• Fever

  • Headache

  • Joint and muscle aches

  • Weakness

  • Diarrhea

  • Vomitting

  • Stomach pain

  • Lack of appetite

Some patients may experience:

  • Rash

  • Red eyes

  • Hiccups

  • Cough

  • Sore throat

  • Chest pain

  • Difficulty breathing

  • Difficulty swallowing

  • Bleeding inside and outside the body

Symptoms may appear anywhere from 2 to 21 days after exposure to the virus although 8-10 days is most common. Some who become sick with EHF are able to recover, while others do not. The reasons behind this are not yet fully understood. However, it is known that patients who die usually have not developed a significant immune response to the virus at the time of death.

In about half of cases, the disease progresses to EHF. Internal hemorrhage leads to blood in vomit, urine and feces. It can also be seen under the skin and around the eyes and mouth. Unseen bleeding also occurs internally and this loss of fluid causes a dramatic drop in blood pressure leading to organ failure. It is the latter that kills the patient.


Countries in which EHF has occurred

In Africa, confirmed cases of Ebola HF have been reported in (CDC):



Sierra Leone


Democratic Republic of the Congo (DRC)


South Sudan

Ivory Coast


Republic of the Congo (ROC)

South Africa (imported)



Initial diagnosis is difficult because of the non-specific nature of the symptoms. If the initial stages of EHF are suspected (such as recent travel in an Ebola virus-infected area), there are specific tests available. ELIZA tests for specific Ebola proteins, PCR and direct isolation of the virus may be used. Later the patient develops IgM and IgG antibodies.

Supportive Treatment

In most situations, treatment is palliative. The patientís electrolytes and body fluids, oxygen levels and blood pressure are normalized. Any other infections that the patient has are also treated.

Antibody treatment - ZMapp

There is a more specific experimental treatment that has been tried with two Americans who were infected in Africa in the 2014 outbreak and returned to Emory University Hospital in the United States for further care. This therapy is now being made available in West Africa.  The treatment is called ZMapp (because it is made by Mapp Biopharmaceuticals). It is not a vaccine because vaccines consist of antigens from the pathogen that stimulate the hostís own immune response. Rather, ZMapp consists of already formed exogenous antibodies against Ebola virus proteins. Hybridomas are produced from mice that have been injected with Ebola proteins and the genes encoding the anti-Ebola antibodies (the antigen binding site (Fab)) extracted. The genes are then genetically engineered to produce a gene that has much of the mouse antibody protein replaced by human protein. Only the active site, the antigen binding site, remains as a mouse amino acid sequence. This is called humanization of the mouse monoclonal antibody. The engineered gene is then cloned into a plant transformation vector and using a system based on Agrobacterium, Nicotiniana (tobacco) plants are infected. The tobacco plants then produce the humanized antibody. ZMapp contains two monoclonal antibodies (MB003 and ZMab) both of which have been shown to be effective in very small post-exposure trials with rhesus macaques.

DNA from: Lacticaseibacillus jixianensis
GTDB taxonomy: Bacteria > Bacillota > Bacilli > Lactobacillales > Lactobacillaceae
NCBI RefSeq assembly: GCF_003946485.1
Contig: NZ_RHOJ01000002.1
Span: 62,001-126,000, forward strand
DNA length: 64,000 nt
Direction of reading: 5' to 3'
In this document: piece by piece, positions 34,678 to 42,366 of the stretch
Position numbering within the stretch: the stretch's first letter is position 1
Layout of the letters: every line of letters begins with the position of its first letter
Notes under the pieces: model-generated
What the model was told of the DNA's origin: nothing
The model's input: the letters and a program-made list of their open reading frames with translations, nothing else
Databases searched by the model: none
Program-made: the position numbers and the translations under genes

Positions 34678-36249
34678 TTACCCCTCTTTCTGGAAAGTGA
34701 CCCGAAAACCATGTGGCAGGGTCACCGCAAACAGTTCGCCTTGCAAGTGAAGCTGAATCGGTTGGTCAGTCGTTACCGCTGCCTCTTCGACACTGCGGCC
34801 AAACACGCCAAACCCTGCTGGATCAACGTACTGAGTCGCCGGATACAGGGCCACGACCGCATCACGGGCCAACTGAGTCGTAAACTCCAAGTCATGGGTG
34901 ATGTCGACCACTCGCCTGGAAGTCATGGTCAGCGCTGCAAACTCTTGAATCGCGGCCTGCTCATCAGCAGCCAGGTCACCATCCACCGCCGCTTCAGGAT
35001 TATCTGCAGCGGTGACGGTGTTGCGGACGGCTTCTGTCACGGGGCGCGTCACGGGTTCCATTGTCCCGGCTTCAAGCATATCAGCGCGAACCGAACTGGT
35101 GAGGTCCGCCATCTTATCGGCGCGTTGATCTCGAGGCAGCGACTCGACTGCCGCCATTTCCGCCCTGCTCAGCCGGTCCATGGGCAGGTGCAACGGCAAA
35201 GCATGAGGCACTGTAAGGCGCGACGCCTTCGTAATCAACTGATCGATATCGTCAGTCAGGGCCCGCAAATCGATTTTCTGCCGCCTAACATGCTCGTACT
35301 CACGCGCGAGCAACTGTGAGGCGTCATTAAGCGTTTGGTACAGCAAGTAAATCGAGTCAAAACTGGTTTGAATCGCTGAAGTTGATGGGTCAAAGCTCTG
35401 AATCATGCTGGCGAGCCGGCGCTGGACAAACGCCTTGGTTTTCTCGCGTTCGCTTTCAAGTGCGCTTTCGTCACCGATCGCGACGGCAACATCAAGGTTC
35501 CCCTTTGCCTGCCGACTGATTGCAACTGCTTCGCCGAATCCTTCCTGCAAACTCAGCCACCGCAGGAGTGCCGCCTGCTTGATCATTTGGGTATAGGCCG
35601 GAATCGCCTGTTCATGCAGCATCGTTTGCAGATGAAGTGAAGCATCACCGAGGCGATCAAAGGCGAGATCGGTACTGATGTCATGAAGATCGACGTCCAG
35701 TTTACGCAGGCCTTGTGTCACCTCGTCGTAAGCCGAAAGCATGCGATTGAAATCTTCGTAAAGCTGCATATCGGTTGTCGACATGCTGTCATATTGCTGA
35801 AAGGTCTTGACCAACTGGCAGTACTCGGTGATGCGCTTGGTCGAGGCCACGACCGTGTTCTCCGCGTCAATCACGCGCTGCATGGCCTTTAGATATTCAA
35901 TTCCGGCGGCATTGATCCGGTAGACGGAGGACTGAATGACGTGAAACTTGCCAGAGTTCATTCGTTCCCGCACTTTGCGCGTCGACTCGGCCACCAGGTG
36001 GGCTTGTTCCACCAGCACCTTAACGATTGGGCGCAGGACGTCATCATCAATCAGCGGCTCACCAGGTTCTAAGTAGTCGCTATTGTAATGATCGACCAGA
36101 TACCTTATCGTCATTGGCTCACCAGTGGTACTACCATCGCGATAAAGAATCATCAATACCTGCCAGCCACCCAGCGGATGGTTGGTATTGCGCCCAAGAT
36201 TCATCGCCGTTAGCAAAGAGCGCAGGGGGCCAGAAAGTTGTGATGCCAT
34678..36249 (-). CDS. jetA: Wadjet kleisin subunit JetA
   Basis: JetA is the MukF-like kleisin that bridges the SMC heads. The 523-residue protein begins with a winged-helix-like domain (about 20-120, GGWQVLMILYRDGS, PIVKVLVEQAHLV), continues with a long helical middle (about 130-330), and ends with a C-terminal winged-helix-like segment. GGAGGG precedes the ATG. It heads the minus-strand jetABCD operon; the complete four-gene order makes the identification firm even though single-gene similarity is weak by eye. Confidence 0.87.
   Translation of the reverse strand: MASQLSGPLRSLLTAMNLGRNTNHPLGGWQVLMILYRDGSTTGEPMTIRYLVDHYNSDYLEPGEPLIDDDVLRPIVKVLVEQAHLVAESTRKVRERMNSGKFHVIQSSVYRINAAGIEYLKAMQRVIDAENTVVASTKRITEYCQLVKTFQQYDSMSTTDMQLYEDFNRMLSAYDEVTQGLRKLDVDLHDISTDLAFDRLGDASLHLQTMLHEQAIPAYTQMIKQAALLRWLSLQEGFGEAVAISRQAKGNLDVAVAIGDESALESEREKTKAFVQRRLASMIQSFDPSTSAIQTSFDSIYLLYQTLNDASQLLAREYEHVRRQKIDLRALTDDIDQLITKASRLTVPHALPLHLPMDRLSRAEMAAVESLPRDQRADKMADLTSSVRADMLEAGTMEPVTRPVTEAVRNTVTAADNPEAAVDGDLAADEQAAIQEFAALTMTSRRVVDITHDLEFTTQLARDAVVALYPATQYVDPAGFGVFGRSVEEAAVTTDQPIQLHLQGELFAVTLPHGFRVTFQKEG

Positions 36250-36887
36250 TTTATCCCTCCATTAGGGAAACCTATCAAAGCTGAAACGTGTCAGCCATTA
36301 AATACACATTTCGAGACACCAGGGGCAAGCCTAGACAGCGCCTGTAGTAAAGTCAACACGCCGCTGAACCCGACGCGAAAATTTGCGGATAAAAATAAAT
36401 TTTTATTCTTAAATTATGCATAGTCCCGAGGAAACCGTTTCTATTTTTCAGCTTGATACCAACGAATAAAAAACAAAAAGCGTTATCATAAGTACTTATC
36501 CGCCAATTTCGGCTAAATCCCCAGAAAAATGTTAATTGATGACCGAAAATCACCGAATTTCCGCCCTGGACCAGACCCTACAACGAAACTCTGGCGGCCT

Natural Immunity of Ebola

EHF is a very uncommon disease and, though alarming, kills far fewer people than diseases such as malaria. The French Institut de Recherche pour la Developpment (IRD) found that a large number of people in Gabon have anti-Ebola antibodies. In rural communities, IRD found that 15.3% of the population had these antibodies but they had never had EHF or any disease symptoms. Indeed, many Gabonese people in areas that have never experienced an Ebola outbreak have these antibodies. Presumably they have nevertheless come in contact with infected bat excrement. In some villages the prevalence of anti-Ebola antibodies is as high as 33.8%. Further studies have shown that the people expressing anti-Ebola antibodies have a higher number of T8 lymphocytes. They appear to have a specific immune memory to Ebola virus. IRD researchers suspect that these people have had a mild form of Ebola virus infection that did not produce symptoms. It is likely that these people have developed a natural immunity to subsequent Ebola infection. But why they never developed symptoms is a mystery. Clearly the symptoms of even a non-hemorrhagic Ebola infection are severe and likely to have been remembered.


There is no currently approved vaccine against Ebola; however, several are in development, many of which are based on replication-deficient and replication-competent viruses. A trial is underway in West Africa using a vaccine (rVSV-ZEBOV) based in replication competent vesicular stomatitis virus (VSV) which normally infects cows and other animals but is harmless to humans. The recombinant VSV has been engineered to express the surface glycoprotein of Zaire Ebola virus. In December 2016, it was reported that this vaccine is 70 - 100% effective.

Several other Ebola vaccines are being tested.



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This page last changed on Saturday, April 15, 2017